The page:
Tracy and I visited Tatton Park Flower show on friday 22nd July. It was a sunny morning but there was the risk of showers so we had to go prepared, that has been the story of this summer with sunshine and showers and today was no exception.
As usual are first port of call was the show gardens, the earlier you go the quieter they are so it makes sense to go there first. The main group of show gardens are situated around a clump of trees called Egerton clump, so you walk round in a circle.
The first garden we got to was called 'Perspective' by Chalon Kitchens which was dominated by two walls made from tree cuts which was very dynamic.
Walking round the clump the next garden was sponsored by Oxfam and called 'When the Waters Rise', highlighting how climate change is affecting food production and food growers around the world. Its main theme is how to cope with flooding.
Another slightly familiar type of garden was next on the tour, called 'Serenity' and quite a traditional looking garden. It was based on circles, with a circular lawn and patio which I liked and the planting was nice if a bit too neat for me.
The next garden was the Cancer Research UK garden which is highlighting the SHINE night-time sponsored walk through Manchester. It has some lovely dark and white planting with Nicotiana, Cosmos and Ajuga. I wasn't sure about the black brick walls .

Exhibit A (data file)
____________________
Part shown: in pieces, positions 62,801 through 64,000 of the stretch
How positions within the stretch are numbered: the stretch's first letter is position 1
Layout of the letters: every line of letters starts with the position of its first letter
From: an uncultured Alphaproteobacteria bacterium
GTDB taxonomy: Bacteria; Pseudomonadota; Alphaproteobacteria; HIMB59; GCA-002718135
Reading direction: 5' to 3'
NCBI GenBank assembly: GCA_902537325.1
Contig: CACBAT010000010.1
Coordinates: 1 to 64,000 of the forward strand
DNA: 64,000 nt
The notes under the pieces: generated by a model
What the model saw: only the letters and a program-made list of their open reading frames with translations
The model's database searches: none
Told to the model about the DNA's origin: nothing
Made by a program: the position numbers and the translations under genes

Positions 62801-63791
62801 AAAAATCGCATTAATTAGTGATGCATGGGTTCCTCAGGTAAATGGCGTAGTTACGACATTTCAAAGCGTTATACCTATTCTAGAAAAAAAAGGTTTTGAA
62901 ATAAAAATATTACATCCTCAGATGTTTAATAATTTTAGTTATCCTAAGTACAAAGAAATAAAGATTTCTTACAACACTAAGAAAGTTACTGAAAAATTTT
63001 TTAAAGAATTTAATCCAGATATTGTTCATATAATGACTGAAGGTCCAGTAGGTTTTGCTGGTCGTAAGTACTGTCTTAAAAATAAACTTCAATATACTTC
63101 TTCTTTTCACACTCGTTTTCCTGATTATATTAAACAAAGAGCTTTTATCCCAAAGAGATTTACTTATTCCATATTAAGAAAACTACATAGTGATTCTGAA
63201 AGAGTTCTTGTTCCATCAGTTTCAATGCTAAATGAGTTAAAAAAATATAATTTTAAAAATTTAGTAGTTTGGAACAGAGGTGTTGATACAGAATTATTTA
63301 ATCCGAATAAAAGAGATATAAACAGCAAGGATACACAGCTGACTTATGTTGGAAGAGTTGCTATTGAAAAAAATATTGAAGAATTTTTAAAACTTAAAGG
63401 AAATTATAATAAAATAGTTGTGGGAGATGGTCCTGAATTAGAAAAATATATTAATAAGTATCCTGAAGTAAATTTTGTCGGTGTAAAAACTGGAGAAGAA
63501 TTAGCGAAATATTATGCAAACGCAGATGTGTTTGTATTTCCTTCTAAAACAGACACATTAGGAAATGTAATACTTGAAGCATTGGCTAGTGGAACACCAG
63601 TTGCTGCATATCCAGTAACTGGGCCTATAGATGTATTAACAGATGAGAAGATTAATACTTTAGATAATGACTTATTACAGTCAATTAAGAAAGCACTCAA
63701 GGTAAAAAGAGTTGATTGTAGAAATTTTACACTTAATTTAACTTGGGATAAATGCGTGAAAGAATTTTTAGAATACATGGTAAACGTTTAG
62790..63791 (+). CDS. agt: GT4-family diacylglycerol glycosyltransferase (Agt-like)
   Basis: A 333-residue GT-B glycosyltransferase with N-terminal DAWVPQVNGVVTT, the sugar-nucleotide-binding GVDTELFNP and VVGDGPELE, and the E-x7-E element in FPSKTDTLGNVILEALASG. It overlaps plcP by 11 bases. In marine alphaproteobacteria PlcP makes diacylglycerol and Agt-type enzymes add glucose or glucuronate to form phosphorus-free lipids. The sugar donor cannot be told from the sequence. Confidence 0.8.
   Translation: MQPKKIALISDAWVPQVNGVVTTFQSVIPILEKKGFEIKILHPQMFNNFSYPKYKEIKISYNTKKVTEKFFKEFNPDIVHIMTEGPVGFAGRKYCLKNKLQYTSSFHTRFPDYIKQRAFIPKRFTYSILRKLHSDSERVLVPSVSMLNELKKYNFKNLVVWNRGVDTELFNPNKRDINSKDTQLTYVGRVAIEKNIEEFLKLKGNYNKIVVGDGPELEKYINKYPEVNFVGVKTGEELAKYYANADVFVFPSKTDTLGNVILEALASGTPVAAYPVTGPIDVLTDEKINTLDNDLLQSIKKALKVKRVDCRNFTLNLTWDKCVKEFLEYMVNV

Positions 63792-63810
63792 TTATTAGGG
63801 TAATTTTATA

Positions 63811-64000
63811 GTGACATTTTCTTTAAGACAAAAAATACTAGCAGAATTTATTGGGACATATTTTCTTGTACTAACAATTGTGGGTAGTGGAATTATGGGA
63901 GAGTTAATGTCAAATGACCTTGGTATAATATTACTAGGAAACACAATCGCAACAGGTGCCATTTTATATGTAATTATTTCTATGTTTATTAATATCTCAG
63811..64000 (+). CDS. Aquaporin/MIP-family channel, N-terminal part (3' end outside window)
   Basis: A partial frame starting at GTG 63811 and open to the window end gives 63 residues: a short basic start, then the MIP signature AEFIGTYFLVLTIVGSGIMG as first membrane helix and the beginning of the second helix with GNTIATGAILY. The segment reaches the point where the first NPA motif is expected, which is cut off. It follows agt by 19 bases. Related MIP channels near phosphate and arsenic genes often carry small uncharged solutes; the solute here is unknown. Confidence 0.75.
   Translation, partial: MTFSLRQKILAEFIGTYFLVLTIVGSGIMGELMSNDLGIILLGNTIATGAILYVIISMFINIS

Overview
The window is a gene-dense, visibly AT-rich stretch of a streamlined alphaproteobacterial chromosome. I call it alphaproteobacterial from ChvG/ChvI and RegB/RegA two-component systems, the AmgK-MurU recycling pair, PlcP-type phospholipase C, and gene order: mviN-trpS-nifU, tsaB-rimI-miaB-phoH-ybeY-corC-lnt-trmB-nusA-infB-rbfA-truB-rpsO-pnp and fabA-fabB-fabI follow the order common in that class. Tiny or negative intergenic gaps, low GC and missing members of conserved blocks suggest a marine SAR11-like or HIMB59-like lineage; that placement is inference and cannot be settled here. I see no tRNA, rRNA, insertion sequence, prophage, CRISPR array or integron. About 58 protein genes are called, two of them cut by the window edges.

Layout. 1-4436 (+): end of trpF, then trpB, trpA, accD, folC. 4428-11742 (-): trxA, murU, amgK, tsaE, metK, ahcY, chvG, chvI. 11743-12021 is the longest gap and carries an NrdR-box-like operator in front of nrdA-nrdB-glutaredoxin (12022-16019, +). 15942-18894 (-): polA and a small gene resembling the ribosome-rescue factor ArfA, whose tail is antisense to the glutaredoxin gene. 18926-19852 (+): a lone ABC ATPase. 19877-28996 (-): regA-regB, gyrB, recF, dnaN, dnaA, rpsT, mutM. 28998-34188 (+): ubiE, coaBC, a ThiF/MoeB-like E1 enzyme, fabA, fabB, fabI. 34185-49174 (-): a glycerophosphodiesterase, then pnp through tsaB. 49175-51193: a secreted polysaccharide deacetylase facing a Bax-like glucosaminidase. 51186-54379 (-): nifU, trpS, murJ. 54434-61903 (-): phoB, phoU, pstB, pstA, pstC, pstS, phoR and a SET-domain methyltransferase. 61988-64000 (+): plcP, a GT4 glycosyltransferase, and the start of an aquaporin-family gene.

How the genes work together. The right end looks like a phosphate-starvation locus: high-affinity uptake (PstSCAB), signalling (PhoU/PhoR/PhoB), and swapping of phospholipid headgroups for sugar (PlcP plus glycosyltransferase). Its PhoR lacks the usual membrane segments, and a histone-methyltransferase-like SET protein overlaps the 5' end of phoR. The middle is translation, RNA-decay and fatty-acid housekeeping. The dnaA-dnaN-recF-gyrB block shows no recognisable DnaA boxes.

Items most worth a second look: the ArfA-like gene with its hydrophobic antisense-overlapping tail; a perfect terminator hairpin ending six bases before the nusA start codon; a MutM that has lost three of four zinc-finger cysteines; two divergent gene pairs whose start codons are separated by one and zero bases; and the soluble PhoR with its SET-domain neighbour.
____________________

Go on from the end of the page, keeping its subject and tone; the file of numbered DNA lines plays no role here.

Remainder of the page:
The next three gardens were all part of the RHS National young designer of the year and the first was really good. More of a garden space than a proper garden but that was its aim. It was called 'A stitch in time saves nine' and was made up of criss-crossing paths interplanted with an apple tree and largely widlflowers and perennial planting underneath.
'On Moonlight Bay' is a very Mediterranean-like garden but reminds me of tacky holidays I'm afraid!
It didn't quite seem wild enough for how I imagined the garden.
The other garden near here was called 'Chocolate Orange' and with a name like that I was obviously l attracted to that one. It had a rich planting scheme of dark purple foliage and orange flowers, I wasn't quite sure about the hints of pink with some bright pink penstemons, which seemed to clash rather a lot. The good thing about this garden is that you could walk all the way round it.
Then there were two show gardens created by two famous gardens from the North-west, one by Sue Beesley who runs Bluebell Cottage gardens and nursery, this was another garden that you could walk through. It had a lovely sculpture in the centre and the planting is a mixture of perennials and grasses, especially the grass Calmagrostis x acutifolia 'Karl Foerster'.
Next to this a garden created by the head gardener at Tatton Park, Sam Youd and celebrates the centenary of the japanese garden at Tatton.
There were a couple that really stood out. One called Embrace which commerates St Ann's Hospice which is celebrating its 40th anniversary. Took me a few minutes to figure out what the word said on the back of the wall.
But I loved the wood cut wall which you could sit on and the planting was lovely.
There was one for Manchester City, Manchester United, Blackpool and Liverpool. Can you guess which one was for which club?
Actually I didn't take a picture of the Man Utd garden!! But they were City, Blackpool and Liverpool. My favourite was the Liverpool garden especially the planting at the back and I liked the zigzag path of daisies.